Practice Impact : Practice Sales Made Perfect

The Path to Success for a Young Dentist

In today’s world, it is very unlikely that a dentist will graduate from dental school and have immediate success and begin building wealth through a practice purchase or start up.  It does happen, but these days, most dentists choose a slower path towards practice ownership in order to build their clinical skills and speed and also to learn the business aspect of dentistry before jumping into ownership.  Most young dentists choose to work as an associate first and then make the leap into some sort of practice ownership.

 

If you choose to find an associate position after obtaining your license you should choose one carefully.  Making the wrong choice could impact the type of patients you treat, your practice philosophy, and the location you can practice in after you decide to leave the associate position.  Before accepting an associate position be sure to ask the following questions:

  • Do you want just a job or the future potential to purchase an interest in the practice?
  • What type of dentistry do you wish to do?
  • What types of payment and insurance does the practice participate in and accept?
  • How will you be compensated? (based on production/collection? Will you pay lab fees? Benefits?)
  • How will the restrictive covenant impact your plans for practicing at your own or another practice in the future?
  • Will the owner share patients or are you expected to market and find your own patient base?
  • Are there enough active patients to support another doctor in the practice?
  • Are the owner and practice financially stable?

 

When should you make the transition to practice owner?  Deciding when you are ready and able to be the owner of your own dental practice is a big decision that many dentists struggle with making.  The best way for a dentist to build wealth is through ownership, but the dentist must be ready clinically and financially.  There are three ways to become a practice owner:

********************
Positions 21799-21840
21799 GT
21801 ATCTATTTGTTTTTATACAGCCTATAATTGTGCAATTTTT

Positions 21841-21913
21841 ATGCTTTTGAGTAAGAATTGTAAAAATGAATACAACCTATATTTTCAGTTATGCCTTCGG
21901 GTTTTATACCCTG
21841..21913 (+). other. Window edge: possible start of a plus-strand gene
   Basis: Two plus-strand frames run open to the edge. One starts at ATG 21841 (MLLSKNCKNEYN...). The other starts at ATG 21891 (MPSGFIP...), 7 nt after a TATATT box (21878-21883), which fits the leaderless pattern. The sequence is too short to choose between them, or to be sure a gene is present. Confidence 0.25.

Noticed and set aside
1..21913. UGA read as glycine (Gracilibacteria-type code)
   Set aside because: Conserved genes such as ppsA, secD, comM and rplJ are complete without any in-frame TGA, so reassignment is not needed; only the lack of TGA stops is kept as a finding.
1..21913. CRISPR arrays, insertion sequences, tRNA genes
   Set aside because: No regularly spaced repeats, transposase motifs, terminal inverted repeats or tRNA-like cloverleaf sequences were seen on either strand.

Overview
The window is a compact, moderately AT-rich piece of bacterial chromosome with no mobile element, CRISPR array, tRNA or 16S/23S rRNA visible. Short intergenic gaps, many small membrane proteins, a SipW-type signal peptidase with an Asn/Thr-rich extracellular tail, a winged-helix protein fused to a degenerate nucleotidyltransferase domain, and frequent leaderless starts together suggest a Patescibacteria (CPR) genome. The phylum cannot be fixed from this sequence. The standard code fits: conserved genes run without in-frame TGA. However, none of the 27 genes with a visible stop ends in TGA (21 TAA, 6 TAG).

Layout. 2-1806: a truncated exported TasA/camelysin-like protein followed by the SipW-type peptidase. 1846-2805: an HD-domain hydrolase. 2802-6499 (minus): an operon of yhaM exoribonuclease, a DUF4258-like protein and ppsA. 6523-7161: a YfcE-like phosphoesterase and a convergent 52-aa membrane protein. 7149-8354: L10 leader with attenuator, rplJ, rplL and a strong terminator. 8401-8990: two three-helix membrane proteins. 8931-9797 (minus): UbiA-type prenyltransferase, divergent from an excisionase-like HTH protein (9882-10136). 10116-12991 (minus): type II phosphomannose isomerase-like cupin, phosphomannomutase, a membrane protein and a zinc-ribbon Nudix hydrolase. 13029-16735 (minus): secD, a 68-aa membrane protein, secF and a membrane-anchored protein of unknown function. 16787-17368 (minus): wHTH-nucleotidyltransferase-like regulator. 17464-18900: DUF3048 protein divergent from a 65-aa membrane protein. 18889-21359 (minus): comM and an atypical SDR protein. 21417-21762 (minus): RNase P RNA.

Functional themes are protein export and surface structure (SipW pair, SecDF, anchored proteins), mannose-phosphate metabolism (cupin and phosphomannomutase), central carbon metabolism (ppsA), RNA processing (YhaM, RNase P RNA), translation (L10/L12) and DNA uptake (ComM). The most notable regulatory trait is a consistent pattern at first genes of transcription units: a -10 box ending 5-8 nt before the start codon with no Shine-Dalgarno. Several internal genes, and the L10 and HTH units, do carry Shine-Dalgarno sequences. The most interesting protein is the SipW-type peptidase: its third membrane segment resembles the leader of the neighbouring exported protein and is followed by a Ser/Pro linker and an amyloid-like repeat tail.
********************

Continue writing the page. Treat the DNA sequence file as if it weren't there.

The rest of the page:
• Purchase an existing practice
  • Buy into an existing practice (partnership)
  • Do a practice start up

 

Before making the decision on how to become an owner, you need to understand what you want in a practice and where you want to practice.  The following questions will be helpful to ask yourself when making this decision:

  • What type of practice do you want to own-general, fee for service, cosmetic?
  • Where do you want to live?
  • Do you want to live and work in the same community or are you willing to commute?
  • What attributes are you looking for in a community where you will practice?
  • Do you wish to own real estate now?
  • How much do you need to earn from your practice?
  • Do you want a solo practice or would you prefer to join a group practice or have a partner?
  • What is the saturation level of competing dentists in the area you are considering?
  • Do you want a practice in which the selling dentist will stay on for a short or long transition period?
  • Have you hired advisors such as an attorney and accountant to help you evaluate the practice and the deal?

 

Once you answer all of the questions above you need to then give yourself an honest answer to the following question: Are you ready to lead a practice and make all of the business decisions for the practice and staff?  Being a dentist and business owner are two very different jobs and you have to be ready to do both on a daily basis.  In order to be a successful business owner you must make sure you are ready for the following:

  • Learn how to become a good leader, for some this comes naturally, but for others it takes work and seminars and advisors are a good resource to help you learn.
  • Make all staffing decisions for your office, including hiring and firing.